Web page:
The Foods You Combine Make a Difference

by | Apr 29, 2020 | Diet & Nutrition

A ham and egg sandwich with hash browns for breakfast. A sub and chips for lunch. Burger and fries for dinner. These kinds of processed meat and potato combos are a staple on the menus of nearly every fast food franchise and mom and pop deli around the country.

Add in the big old soda pop that tends to complete such meals, and you know you’re doing a number on both your oral and overall health.

And according to a new study in the journal Neurology, these kinds of combos may also put you at greater risk for dementia.

Researchers examined the diets of over 600 older people in France – 209 with dementia and 418 without but from a similar demographic. Dietary info was gathered through questionnaires, and periodic medical checkups were done. The research team found that

while there were few differences in the amount of individual foods that people ate, overall food groups or networks differed substantially between people who had dementia and those who did not have dementia.

burger, fries, and onion ringsAs lead author Cécilia Samieri explained,

People who developed dementia were more likely to combine highly processed meats such as sausages, cured meats and patés with starchy foods like potatoes, alcohol, and snacks like cookies and cakes. This may suggest that frequency with which processed meat is combined with other unhealthy foods, rather than average quantity, may be important for dementia risk.

On the other hand, Samieri says, those who hadn’t developed dementia were “more likely to accompany meat with more diverse foods, including fruit and vegetables and seafood.”

Dr. Richard Isaacson, director of the Alzheimer’s Prevention Clinic at Weill Cornell Medicine in NY – not affiliated with the study – reinforced Samieri’s conclusion in comments to CNN.

Overall, this is an important study that underscores the complexity of the relationship between dietary choices and cognitive health, but again shows support that nutrition is a modifiable risk factor that can be changed to improve outcomes.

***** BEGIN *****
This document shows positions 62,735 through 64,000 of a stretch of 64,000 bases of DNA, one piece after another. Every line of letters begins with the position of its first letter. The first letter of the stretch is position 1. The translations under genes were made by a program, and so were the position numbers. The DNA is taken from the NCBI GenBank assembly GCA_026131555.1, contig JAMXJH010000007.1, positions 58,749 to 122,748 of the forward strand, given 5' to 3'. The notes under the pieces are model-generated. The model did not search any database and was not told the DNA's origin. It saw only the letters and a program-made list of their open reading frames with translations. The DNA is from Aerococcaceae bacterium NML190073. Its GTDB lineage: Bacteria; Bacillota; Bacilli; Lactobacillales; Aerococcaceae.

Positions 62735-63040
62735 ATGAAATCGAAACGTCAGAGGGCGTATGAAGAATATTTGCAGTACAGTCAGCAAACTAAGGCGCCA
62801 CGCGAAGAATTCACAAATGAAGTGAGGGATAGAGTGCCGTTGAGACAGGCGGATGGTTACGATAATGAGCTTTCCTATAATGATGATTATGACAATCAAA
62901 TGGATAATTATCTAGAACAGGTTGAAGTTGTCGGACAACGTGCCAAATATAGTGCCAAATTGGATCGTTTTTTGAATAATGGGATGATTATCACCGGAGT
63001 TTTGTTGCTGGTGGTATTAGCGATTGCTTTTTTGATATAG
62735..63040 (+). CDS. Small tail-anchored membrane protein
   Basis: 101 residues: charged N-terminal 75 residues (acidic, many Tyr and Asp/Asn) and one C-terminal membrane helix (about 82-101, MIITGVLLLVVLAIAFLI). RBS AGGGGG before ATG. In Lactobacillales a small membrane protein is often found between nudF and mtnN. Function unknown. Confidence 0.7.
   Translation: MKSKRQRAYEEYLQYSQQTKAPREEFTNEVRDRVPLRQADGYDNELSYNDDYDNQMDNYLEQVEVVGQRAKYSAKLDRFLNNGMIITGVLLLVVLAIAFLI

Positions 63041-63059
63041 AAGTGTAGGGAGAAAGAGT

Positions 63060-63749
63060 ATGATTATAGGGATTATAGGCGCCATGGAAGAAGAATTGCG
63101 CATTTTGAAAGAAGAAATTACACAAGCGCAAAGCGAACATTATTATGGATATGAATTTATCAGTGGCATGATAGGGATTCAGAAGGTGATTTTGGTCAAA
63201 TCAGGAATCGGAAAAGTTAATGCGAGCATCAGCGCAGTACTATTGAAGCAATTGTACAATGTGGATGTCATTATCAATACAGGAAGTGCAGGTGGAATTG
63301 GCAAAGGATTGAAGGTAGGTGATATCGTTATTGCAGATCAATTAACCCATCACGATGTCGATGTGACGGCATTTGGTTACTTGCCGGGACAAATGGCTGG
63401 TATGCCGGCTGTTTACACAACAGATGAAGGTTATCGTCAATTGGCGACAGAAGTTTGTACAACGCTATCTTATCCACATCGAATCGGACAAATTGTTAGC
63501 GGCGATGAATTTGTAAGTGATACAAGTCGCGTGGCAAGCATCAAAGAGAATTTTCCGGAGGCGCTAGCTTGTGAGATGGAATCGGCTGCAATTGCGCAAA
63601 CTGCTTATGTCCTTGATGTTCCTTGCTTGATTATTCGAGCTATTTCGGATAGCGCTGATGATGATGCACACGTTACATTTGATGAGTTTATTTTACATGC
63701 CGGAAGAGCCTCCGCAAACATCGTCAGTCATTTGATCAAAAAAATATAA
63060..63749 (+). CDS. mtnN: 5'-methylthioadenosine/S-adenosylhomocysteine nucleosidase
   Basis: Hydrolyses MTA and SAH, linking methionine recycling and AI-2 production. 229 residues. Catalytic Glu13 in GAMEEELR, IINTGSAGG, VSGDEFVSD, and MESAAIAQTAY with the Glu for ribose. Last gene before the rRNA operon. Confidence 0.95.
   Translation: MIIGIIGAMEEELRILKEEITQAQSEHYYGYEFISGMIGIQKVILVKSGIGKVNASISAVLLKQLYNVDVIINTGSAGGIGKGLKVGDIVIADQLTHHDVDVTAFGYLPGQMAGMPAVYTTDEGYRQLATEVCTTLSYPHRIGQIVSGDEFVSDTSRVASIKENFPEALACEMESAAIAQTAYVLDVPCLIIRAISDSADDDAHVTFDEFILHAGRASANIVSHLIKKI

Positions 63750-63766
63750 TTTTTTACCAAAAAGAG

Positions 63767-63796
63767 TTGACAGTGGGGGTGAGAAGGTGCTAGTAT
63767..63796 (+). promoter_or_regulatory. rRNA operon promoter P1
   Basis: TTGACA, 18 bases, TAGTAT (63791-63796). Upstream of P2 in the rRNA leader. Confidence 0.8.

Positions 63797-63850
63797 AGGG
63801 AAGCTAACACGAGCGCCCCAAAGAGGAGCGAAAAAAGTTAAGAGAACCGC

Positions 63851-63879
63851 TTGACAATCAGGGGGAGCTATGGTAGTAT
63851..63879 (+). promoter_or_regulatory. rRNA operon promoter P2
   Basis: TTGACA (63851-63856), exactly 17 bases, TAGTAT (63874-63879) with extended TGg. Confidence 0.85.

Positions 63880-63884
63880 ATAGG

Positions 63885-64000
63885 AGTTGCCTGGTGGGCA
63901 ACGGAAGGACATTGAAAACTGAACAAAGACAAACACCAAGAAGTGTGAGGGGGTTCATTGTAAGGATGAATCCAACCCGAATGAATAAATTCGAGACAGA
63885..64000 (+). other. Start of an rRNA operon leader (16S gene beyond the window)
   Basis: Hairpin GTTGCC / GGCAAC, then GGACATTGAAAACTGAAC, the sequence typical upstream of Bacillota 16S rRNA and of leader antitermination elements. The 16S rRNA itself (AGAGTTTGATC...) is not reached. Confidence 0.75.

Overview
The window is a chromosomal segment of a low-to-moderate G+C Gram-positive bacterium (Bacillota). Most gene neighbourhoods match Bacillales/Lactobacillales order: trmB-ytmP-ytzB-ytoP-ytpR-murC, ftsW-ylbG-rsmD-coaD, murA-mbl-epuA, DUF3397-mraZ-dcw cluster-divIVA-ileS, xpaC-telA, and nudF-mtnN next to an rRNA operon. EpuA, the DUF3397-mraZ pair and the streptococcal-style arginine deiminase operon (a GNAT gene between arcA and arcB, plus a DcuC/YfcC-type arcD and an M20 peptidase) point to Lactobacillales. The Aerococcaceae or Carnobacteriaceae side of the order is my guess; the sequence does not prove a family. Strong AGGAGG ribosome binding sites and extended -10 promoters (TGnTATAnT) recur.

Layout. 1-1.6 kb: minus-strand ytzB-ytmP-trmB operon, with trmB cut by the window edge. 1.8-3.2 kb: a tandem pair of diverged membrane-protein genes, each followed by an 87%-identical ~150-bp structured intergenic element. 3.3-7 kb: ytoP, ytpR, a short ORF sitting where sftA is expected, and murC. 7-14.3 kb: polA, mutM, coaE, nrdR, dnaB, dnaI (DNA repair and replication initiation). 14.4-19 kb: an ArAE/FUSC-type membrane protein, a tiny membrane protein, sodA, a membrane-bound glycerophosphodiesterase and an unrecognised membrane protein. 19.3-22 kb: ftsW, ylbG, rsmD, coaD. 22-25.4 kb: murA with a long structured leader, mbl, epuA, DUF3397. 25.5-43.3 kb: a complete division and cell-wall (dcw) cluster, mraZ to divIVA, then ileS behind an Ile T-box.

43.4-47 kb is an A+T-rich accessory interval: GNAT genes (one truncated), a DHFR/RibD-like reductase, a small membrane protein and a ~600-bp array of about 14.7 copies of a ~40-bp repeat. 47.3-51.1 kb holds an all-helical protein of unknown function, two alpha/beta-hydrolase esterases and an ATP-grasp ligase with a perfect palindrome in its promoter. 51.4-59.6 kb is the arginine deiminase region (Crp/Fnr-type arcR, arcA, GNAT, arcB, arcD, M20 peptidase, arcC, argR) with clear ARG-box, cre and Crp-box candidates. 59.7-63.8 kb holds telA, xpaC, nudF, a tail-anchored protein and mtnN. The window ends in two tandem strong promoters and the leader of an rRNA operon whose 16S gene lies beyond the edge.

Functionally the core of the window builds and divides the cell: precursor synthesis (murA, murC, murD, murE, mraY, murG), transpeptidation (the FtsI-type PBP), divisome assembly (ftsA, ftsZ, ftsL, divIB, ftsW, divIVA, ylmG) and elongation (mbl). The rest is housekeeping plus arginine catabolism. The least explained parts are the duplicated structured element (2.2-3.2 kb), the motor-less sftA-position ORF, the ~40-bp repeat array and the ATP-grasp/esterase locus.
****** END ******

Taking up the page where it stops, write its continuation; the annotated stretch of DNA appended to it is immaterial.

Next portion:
Modification can be tough – especially in tough times – but Dr. Isaacson adds that changing your food network really can make a difference.

I often tell my patients that you can’t expect to eat a “magic blueberry” to prevent Alzheimer’s or delay cognitive aging. But blueberries in combination with a colorful palate of other brain-healthy foods, like plentiful green leafy vegetables, fish twice a week and whole grains in moderation, will yield the most benefit over time.

This is basically the Mediterranean diet, but it’s hardly your only option. For instance, research has suggested that a ketogenic diet may reduce brain inflammation, and low carb diets in general have been shown to reduce the inflammation behind gum disease.

It’s also good to consider what you can eat instead of obsessing over what to avoid. For example, the Weston A. Price Foundation’s Wise Traditions diet focuses on a whole foods, real foods approach that embraces variety and inclusivity. For example grassfed butter or beef is a great combo with your steamed veggies, and cheese with powerful probiotics is also deliciously healthy.
Let’s face it, no one is perfect when it comes to temptations, whether you’re struggling to eat right, exercise more, or amp up your oral hygiene. But life already has plenty of risk factors that can’t be controlled or modified, so why not figure out what you can do to up your game and protect your brain?

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